ElizabethWhitehead's Travel Journals


  • 27 years old
  • From Iowa, United States
  • Currently in Ormskirk, United Kingdom


This journal is for the assignments in British Cultural Identities.

Wars, Unions, Roundheads, and the Like

United Kingdom United Kingdom  |  Jun 01, 2010
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War of the Roses

     The War of the Roses, fought from 1455- 1485 was a series of sporadic battles between rival houses in Lancaster and York.  At that time, Henry VI had the crown, but he was mentally unstable and could not effectively rule the country.  The Duke Richard of York then claimed his right to the throne.  The Lancastrians at Court did not want this to happen and fighting ensued.  It ended with the victory of the Lancastrians at the hand of Henry Tudor, who was crowned Henry VII and married Elizabeth of York to try to bring some peace between the houses.  The name "War of the Roses" came from the badges of the houses- A white rose for York and a red rose for Lancaster.  The phrase was not used at the time, but was later made popular in literature.

English Civil War, Roundheads, and Oliver Cromwell

     The English Civil War is acutally composed of three wars between the Parliamentarians and the Royalists.  The Royalists were on the side of the crown and his "divine right to rule" and have absolute power.The parliamentarians, on the other hand, fought for a Parliament based government.  The Parliamentarians came to be known as "roundheads".  The term came from the short hair of some of the Parliamentarians who were Puritans.  Their hair contrasted sharply with the long ringlets of the men at court, and so they were called "roundheads".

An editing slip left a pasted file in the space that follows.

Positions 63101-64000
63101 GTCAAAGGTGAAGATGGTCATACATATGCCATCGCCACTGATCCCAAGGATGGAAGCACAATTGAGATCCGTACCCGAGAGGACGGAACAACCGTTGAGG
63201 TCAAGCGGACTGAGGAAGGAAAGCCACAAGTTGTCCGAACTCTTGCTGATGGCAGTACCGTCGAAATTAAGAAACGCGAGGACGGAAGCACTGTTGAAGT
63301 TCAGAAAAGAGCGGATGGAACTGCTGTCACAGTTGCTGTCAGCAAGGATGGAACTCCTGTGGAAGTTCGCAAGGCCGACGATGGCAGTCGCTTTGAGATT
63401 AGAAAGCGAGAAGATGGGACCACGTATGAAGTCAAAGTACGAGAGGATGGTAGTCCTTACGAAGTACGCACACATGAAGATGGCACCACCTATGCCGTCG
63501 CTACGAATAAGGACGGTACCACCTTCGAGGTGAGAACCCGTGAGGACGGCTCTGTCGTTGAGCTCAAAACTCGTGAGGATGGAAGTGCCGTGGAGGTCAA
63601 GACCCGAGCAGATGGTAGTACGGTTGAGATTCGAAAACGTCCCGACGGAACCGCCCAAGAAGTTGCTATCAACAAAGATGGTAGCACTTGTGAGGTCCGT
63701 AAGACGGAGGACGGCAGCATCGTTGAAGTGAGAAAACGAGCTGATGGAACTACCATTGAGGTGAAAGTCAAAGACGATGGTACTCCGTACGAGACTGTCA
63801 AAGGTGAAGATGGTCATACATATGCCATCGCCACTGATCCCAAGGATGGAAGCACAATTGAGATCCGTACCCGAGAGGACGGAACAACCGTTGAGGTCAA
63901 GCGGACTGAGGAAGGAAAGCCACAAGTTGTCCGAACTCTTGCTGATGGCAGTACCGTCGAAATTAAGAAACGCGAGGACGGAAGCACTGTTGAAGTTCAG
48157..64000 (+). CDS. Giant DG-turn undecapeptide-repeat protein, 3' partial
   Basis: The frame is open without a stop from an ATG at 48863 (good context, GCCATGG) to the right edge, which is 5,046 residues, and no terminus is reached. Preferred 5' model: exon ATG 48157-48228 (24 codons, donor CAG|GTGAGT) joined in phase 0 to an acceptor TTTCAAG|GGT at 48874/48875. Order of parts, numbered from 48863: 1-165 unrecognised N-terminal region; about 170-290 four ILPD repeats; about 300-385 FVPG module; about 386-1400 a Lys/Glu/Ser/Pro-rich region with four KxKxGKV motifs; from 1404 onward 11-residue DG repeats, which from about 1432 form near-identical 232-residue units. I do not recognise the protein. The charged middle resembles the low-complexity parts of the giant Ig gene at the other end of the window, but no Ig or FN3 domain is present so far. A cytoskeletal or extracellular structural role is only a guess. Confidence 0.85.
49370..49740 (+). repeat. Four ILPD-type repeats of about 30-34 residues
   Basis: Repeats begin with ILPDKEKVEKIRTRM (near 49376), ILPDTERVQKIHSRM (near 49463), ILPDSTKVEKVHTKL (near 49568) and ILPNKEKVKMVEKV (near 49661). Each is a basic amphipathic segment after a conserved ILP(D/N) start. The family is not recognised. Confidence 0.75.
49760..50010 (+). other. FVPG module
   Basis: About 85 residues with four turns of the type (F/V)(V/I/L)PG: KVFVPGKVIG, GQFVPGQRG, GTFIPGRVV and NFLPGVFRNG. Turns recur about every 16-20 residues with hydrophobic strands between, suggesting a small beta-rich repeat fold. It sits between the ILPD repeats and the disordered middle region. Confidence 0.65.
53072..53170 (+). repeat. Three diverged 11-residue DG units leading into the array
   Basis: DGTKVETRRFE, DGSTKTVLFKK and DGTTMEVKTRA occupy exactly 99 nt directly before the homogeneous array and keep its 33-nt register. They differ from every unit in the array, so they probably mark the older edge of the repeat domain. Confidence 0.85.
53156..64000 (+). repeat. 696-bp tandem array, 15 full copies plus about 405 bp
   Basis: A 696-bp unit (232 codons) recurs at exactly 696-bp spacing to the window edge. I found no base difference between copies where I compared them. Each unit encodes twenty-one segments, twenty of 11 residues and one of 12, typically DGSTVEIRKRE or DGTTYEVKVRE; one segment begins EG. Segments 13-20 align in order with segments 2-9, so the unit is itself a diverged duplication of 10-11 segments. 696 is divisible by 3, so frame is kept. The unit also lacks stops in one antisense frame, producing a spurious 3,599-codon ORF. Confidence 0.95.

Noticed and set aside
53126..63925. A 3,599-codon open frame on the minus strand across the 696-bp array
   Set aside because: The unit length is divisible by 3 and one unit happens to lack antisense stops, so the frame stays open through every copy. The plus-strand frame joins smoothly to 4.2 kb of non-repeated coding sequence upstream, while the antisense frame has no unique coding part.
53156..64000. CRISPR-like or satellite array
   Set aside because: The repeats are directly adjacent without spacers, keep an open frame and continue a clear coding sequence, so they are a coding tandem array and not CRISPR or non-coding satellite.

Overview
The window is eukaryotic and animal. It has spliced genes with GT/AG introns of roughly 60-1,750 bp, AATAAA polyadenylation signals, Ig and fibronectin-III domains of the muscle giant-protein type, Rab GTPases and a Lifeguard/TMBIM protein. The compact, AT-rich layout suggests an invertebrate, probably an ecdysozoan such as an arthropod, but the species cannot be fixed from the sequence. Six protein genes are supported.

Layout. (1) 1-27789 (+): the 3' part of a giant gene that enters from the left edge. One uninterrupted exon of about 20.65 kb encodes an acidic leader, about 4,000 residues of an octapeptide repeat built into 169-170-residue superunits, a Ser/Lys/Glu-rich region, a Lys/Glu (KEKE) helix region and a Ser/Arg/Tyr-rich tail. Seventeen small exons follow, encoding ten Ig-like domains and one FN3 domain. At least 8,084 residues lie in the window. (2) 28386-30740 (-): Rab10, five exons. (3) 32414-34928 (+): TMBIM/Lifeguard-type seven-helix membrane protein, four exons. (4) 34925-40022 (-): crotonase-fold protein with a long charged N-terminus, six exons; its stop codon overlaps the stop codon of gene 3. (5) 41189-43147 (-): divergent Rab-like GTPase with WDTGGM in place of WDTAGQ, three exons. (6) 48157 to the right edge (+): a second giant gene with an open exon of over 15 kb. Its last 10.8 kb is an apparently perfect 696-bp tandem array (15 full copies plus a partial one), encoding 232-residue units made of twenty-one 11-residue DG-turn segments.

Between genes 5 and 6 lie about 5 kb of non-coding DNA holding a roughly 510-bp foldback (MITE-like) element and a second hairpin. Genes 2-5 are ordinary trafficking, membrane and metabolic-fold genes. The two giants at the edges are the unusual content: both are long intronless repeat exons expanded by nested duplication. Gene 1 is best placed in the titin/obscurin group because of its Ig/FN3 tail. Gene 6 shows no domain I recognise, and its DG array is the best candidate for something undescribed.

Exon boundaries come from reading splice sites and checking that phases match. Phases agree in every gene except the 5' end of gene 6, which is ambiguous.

Oliver Cromwell was one such "roundhead".  A military and political leader, Oliver Cromwell came to be the "Lord Protector of England, Scotland, and Ireland".  He was a commander and was one of the key people in defeating the Royalists in the English Civil War. 

Union of England and Wales

     The Union of England and Wales was very benificial for England because they acquired the ports of Wales and access to the western sea.  Troubles arised though in matters of the law and deciding whether English law applied to the Welsh and vise versa.  Throughout the years, different laws were passed making them seperate and joining them.  In 1967, it was decided that England does not include Wales by default and should be refered to as "England and Wales."

Dissolution of the Monasteries

     In 1536, King Henry VIII, disbanded the monastaries and seized their assets in all of England, Wales, and Ireland.  He appropriated their income and provided for their former members.  This was the biggest transfer of property in England since the Norman Conquest.  Henry VIII was legal in doing this because of the Act of Supremacy passed in 1534 by Parliment which made him the Supreme Head of the Church of England.  Henry VIII sought to establish royal jurisdiction of the Church.

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